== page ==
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Show us your paperwork - AMD

Freshly baked subpoenas

Reducing the cost and complexity of web vulnerability management

AMD vs Intel AMD continues to push forward in its anti-trust battle against Intel, announcing today that it has shifted from customer document preservation mode to customer document production mode.

The law permits AMD to ask companies that it either does business with, or has tried to do business with, to hold onto their e-mails, papers and anything else relevant. That means the likes of Dell, IBM, Sun Microsystems and Sony. AMD made such requests earlier this year and has now moved to ask these companies to start turning over their documentation.

Even though it's not an AMD customer, Dell has already agreed to comply with the earlier subpoenas.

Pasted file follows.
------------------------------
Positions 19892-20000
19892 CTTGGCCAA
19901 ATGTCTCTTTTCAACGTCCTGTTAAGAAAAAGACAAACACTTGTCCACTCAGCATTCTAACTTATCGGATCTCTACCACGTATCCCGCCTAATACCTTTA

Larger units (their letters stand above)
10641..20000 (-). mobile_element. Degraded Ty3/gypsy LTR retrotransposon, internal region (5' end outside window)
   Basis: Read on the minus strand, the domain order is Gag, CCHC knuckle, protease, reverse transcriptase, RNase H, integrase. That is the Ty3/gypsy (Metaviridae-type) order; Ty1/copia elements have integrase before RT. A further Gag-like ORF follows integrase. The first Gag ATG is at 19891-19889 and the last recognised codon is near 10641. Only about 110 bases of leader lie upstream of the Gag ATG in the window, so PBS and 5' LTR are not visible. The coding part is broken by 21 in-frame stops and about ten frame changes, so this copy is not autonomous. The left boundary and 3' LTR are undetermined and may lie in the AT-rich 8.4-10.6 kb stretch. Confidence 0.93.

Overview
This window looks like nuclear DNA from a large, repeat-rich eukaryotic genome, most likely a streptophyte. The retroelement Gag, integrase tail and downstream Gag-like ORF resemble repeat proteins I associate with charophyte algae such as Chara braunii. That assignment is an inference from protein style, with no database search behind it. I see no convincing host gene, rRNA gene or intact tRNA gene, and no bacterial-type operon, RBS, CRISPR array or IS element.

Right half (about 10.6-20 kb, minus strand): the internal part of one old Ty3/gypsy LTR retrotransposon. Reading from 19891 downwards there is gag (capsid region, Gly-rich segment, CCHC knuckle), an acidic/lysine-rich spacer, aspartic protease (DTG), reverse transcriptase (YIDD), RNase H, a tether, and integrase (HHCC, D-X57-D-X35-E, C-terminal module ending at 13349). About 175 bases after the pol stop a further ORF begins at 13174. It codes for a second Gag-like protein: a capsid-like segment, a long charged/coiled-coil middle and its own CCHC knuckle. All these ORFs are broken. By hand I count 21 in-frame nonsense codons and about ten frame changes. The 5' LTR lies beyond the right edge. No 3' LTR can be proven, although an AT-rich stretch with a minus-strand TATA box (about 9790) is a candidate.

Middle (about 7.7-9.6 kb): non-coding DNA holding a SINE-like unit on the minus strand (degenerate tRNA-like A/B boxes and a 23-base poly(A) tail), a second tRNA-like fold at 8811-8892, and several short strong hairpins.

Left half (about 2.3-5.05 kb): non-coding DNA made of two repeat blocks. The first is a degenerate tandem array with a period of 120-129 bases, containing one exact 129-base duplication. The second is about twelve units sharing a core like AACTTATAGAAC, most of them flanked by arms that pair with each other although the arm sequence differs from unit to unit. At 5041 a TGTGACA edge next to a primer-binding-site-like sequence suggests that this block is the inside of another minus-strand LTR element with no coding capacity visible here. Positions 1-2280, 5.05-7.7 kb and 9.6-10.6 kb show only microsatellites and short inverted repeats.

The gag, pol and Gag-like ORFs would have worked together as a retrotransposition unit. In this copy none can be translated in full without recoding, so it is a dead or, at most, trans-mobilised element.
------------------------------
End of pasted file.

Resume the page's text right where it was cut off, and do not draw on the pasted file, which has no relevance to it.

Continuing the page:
In an Oct. 4 filing, AMD asked that Gateway, Sony, Toshiba, Rackable Systems, NEC, CompUSA, Office Depot, Egenera, Hewlett Packard, Dell, Sun, IBM, Fujitsu, Supermicro, Circuit City and others send in their files.

Some of these names prove more interesting than others.

Rackable Systems, for example, has enjoyed a booming Opteron-based server business in tandem with HP, although you don't hear much about this from HP. For its part, Supermicro broke from the Intel-only camp in May but refused to tell the public about it. The AMD/Intel war can trigger the oddest sales tactics.

Then, of course, you have Dell which remains in the Intel-only camp, meaning it has had to watch all of it major rivals ship faster, dual-core Opteron powered servers for months while it waits for Intel to develop a similar product.

AMD has charged Intel with using dirty tactics to keep customers from picking up the Athlon and Opteron chips. Intel denies any wrongdoing and says the market will decide which company makes the better processor.

Fun stuff. ®

Reducing the cost and complexity of web vulnerability management

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